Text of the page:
It was under the Tiverton Staghounds title only when the first fixture after the war took place at Thelbridge on 3rd May 1947. They raced at this venue until the course closed in 1958. It was on to Loosebeare Manor near Crediton until 1963, when they moved to Venford.

A further move took place in 1965, to Three Hammers, Worlington. The 1968 meeting there saw some top pointers competing in the Open. The winner Hope Again went on to win the Cheltenham Foxhunter in 1971; runner up Lizzy The Lizard (Tony Hartnoll) won the National Hunt Chase at the festival in 1969 ridden by Grant Cann, and third placed Far East II won a stack of races for Ivy Frank. Sadly Tony Hartnoll, the owner of Lizzy The Lizard passed away a few days ago.

The move to Bishopsleigh came on 16th May 1970, featuring a double for Grant Cann, with leading event rider Mary Gordon-Watson winning the Ladies’ on Barty. I remember my first visit to this rural course in 1980. Firstly I couldn’t find the place (only paper maps in those days), It was the middle of a dry spell and the ground was officially hard with very few runners. The favourite got beat a short head in the first. I backed the “winner” of the Restricted but it was disqualified and the two runners in the last both fell. On the bright side the Britton family had a double. The final Tiverton Staghounds fixture at Bishopsleigh was in 1987. They have been at Bratton Down from 1988 up to this day.

ACKNOWLEDGMENTS

  • Hunter Chasers & Point-to-Pointers – various years
  • Horse & Hound Year Book – various years
  • The Pointer
  • Sporting Life
    Sporting Chronicle
    History of the National Hunt Chase – Peter Stevens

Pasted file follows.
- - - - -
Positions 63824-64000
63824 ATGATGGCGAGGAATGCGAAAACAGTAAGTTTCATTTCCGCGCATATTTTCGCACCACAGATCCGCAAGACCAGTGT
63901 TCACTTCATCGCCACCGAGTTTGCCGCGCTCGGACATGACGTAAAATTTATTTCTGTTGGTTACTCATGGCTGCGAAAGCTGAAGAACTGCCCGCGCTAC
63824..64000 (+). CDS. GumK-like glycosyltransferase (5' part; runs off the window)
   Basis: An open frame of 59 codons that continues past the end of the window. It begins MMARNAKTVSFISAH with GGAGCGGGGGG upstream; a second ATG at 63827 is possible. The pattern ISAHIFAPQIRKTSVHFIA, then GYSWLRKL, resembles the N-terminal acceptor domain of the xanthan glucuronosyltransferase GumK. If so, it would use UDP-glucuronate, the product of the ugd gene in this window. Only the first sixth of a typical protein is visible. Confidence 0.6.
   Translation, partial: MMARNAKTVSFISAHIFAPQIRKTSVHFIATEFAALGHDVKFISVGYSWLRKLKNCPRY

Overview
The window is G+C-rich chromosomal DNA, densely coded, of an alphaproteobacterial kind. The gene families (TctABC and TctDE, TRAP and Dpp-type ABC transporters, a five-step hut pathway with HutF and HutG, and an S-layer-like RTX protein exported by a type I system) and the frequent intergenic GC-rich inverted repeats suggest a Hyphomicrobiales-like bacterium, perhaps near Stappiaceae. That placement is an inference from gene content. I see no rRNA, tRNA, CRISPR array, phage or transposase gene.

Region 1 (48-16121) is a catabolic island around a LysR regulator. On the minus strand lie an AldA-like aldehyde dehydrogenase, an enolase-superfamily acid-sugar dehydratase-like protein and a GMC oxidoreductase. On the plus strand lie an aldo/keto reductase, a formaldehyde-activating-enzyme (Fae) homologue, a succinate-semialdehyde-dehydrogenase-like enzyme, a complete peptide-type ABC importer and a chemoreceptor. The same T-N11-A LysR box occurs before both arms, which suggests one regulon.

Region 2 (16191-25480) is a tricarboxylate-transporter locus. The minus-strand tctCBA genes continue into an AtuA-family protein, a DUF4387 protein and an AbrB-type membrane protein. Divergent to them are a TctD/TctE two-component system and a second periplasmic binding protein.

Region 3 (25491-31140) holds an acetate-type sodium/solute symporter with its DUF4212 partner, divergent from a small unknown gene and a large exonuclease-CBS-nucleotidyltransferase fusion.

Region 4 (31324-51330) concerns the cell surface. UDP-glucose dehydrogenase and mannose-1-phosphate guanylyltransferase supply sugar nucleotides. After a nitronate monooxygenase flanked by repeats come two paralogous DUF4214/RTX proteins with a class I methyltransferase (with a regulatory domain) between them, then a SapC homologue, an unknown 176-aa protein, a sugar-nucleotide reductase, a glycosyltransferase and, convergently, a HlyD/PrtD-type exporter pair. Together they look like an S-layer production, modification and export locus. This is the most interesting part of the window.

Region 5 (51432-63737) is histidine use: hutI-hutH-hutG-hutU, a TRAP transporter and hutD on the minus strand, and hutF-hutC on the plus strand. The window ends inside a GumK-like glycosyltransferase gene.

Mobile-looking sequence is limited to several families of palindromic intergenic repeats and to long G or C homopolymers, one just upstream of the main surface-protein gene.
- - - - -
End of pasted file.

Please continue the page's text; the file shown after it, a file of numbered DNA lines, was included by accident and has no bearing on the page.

• Point-to-Point Calendar 1935 – 1938– Arthur W Coaten
  • Michael Kutapan – Point-to-point History & Research, Jumping For Fun website

GRANVILLE’S REMINISCENCES – EXMOOR

For everything you have missed, you have gained something else, and for everything you gain, you lose something else.

Ralph Waldo Emerson, 1803 – 1882

The Exmoor Hunt was started by Mr Nicholas Snow of Oare in 1869, but I have no trace of any Exmoor point-to-point races until 5th May 1934. Kildare, ridden by Mr T Tozer of the Silverton won the Nomination race that year (basically the Open) from 15 opponents. He also won at the South Devon and Mr Spooner’s that season. The 1934 Exmoor fixture, and those of 1938 and 1939, took place at Bratton Down according to the form books. I am not sure whether it was the same course as today.

No further Exmoor hunt fixtures were held until 1953 when they raced at Thelbridge, which is between Crediton and South Molton. Another meeting was held at Thelbridge in 1954, but it was held at Bratton Down again from 1955 onwards, I think on the same track still used today. That makes Bratton Down one of the longest serving point-to-point courses in the country.
An exposed hill top course with lovely scenic views of the moor, this popular track with the public is triangular shaped with a stiff uphill climb to the judge. Three late season meetings are held there nowadays, and the times on quick ground are often under six minutes, but should not be compared with each other because the racing line varies for each meeting.
This week’s reminiscence about past Exmoor point-to-points took place on Saturday June 1st 1974:

Going Firm

HUNT

1 Credit That (Fred Rawle)
2 Heather Loch (Mrs P Johnson)
3 White Man (Gordon Edwards)
5 ran; 10l; 3l; 6m 8s

ADJACENT HUNTS’

1 Jim Hardy (Jenny Hembrow)
2 Epaulonia (Capt Brian Fanshawe)
3 Culmleigh Heath (Martin Sweetland)
6 ran; 4l; 1/2l; 6m 13s

OPEN

1 Cass (Kevin Bishop)